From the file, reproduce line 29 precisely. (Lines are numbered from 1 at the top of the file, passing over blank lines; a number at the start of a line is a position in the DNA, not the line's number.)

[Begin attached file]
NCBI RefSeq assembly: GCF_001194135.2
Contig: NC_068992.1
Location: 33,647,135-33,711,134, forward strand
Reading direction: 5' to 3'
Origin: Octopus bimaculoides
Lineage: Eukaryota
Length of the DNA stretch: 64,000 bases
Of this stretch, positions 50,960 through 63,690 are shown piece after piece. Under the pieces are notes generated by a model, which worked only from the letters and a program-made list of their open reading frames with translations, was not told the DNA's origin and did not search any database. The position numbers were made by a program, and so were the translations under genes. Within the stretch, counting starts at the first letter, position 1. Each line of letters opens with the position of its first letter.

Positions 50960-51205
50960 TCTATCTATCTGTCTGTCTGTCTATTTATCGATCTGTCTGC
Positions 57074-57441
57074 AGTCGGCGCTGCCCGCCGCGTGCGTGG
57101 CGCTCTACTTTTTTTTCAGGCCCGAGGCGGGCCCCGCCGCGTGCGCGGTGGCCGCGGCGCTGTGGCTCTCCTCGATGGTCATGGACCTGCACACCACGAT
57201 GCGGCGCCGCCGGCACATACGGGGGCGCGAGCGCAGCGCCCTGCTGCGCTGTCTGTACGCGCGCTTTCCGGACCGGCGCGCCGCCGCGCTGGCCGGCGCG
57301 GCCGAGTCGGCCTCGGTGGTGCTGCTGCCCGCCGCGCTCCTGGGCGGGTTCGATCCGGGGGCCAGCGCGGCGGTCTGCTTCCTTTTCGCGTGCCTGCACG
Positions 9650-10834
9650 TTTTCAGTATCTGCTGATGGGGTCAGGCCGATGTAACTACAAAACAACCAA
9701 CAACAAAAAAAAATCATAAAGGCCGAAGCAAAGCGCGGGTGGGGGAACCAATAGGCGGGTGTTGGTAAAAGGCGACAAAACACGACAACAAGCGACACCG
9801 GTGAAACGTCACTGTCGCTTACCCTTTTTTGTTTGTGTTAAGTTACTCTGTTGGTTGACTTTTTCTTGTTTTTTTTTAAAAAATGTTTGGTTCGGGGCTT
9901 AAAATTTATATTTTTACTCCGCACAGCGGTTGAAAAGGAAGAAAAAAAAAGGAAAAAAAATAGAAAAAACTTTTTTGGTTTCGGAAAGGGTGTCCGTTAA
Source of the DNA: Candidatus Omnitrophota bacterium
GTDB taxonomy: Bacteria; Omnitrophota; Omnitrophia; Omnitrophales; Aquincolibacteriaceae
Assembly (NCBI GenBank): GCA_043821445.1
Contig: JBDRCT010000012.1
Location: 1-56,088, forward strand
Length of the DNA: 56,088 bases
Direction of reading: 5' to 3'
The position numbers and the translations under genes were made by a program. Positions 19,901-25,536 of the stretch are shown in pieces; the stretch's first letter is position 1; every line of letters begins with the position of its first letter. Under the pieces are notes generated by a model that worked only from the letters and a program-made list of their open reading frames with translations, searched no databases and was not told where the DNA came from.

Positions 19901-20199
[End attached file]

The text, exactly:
Positions 19901-20199